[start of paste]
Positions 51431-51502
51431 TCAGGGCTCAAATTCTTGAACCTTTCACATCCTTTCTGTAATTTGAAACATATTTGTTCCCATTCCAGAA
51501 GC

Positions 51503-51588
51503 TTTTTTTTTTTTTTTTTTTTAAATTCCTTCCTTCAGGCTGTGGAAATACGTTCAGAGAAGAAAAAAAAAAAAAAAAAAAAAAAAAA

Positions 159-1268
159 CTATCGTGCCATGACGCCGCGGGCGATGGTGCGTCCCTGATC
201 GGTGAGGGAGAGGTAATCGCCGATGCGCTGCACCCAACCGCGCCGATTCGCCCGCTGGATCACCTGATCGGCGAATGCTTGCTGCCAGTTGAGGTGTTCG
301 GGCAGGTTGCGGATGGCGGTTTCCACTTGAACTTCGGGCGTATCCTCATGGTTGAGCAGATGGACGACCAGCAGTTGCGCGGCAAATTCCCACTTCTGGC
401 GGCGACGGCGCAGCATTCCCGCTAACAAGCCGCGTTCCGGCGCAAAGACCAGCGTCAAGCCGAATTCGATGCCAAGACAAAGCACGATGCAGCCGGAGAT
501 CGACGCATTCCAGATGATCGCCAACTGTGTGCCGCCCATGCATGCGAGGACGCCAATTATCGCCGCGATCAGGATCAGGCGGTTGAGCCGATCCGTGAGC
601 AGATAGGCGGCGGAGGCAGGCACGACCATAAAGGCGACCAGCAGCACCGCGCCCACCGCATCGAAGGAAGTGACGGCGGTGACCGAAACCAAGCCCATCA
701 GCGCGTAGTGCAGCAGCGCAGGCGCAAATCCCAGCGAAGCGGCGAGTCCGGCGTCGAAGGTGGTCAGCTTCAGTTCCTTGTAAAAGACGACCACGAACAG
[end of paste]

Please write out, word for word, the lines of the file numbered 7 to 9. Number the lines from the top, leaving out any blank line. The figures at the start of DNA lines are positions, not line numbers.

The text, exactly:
159 CTATCGTGCCATGACGCCGCGGGCGATGGTGCGTCCCTGATC
201 GGTGAGGGAGAGGTAATCGCCGATGCGCTGCACCCAACCGCGCCGATTCGCCCGCTGGATCACCTGATCGGCGAATGCTTGCTGCCAGTTGAGGTGTTCG
301 GGCAGGTTGCGGATGGCGGTTTCCACTTGAACTTCGGGCGTATCCTCATGGTTGAGCAGATGGACGACCAGCAGTTGCGCGGCAAATTCCCACTTCTGGC